Microsoft says users are protected from alleged NSA malware

Posted April 16, 2017

Back in August, the group released a large number of stolen tools purportedly hacked from "the Equation Group", which is near-unanimously believed to be the NSA. "It would give them a greater scope and access for reviewing and, indeed, trying to manipulate any of that financial records", the expert said.

According to Motherboard, the most risky program in the release is an NSA program known as FUZZBUNCH, "a hacking suite or toolkit that contains several plug-and-play exploits to attack several versions of Windows operating system".

They "suggest the NSA was targeting the SWIFT banking system of several banks around the world".

Matthew Hickey, founder of Hacker House whoo reproduced the hacks, said businesses who delay patches for operational purposes should make sure their software is up to date.

"It is very significant as it effectively puts cyber weapons in the hands of anyone who downloads it", he told Ars Technica. Hickey was able to test out exploits in his United Kingdom firm's lab and confirmed they "work just as they are described".

The Shadow Brokers, a group of anonymous hackers had published hacking tools used by the NSA previous year. If you're still running Windows XP or Windows Vista then it's time to look at something more modern as you're open to these security flaws and many more that will remain unpatched and exploited. But Microsoft, which initially stated only that it was investigating the matter, added on late Friday night that it already patched most of the vulnerabilities.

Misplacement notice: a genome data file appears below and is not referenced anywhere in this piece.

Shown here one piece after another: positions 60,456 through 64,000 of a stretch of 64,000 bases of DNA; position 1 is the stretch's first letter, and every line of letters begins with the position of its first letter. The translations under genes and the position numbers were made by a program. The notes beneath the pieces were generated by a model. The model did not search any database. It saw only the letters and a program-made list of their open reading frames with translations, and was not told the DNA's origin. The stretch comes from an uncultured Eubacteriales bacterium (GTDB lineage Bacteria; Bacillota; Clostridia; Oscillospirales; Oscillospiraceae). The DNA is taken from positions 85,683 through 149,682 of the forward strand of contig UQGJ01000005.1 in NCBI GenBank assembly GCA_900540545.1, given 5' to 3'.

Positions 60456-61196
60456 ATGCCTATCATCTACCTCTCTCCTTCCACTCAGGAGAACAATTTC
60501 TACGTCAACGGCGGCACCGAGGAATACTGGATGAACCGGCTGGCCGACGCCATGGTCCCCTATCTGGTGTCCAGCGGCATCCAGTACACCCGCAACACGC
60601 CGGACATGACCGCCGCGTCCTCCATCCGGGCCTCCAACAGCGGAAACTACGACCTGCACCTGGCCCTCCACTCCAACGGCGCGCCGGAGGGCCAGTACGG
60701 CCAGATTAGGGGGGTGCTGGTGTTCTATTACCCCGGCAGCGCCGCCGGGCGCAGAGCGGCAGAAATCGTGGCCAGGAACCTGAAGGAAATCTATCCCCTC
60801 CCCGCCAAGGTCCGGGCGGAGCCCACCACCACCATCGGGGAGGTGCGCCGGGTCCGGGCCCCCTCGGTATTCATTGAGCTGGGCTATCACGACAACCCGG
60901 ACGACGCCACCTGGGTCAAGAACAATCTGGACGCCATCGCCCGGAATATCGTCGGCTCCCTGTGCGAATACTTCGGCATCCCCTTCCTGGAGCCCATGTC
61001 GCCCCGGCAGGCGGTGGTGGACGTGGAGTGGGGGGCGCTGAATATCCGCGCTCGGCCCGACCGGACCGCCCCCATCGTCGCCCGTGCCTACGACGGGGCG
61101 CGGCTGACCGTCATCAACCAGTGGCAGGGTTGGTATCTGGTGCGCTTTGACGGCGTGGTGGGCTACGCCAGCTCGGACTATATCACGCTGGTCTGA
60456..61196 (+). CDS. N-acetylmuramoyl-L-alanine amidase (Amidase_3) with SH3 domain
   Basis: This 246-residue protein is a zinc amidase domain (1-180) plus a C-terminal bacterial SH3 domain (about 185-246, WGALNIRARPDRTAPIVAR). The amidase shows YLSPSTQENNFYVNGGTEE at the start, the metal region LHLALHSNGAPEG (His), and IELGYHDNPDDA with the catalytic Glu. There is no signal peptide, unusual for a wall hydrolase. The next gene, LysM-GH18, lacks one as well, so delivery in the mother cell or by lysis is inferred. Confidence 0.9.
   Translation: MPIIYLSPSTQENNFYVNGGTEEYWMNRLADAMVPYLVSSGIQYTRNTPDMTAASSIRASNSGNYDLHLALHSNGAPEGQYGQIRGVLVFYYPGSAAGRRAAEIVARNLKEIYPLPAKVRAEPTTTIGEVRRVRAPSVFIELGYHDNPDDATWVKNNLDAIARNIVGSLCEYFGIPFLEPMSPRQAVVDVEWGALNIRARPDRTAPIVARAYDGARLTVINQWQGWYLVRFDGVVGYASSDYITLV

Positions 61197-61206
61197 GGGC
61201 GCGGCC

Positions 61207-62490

Hickey said the Windows exploits leaked on Friday could be used to conduct espionage and target critical data in Windows-based environments.

Several of the tools would let a hacker remotely gain the ability to run their own code on a targeted Windows-operated machine.

An email to the NSA's press office was not returned.

Microsoft however notes that these exploits were only patched "on supported products" and in particular note that 3 exploits, "EnglishmanDentist", "EsteemAudit", and "ExplodingCan", could not be reproduced on "Windows 7 and more recent versions of Windows or Exchange 2010 and newer versions of Exchange" urging customers to upgrade to supported versions of the software. "Below is our update on the investigation", says Phillip Misner, Principal Security Group Manager, Microsoft Security Response Center.

The tools appear legitimate, he said, and at least one of the zero-day exploits in the release still works against Windows Server 2013. In addition to the released files, Shadow Brokers announced an "auction" for the sale of an addition batch of NSA tools.

The attacks and new hacking tactics underscore the continuing vulnerability of the SWIFT messaging network, which handles trillions of dollars in fund transfers daily.

The released may also cause substantial diplomatic fallout, as the US government's access to SWIFT has always been controversial. "Because there was no indication Microsoft patched these bugs, researcher systems did not include last month's patches, so they [the exploits] still worked".

SWIFT, based in Belgium, released a less categorical statement, saying, "we understand that communications between these service bureaus and their customers may previously have been accessed by unauthorized third parties".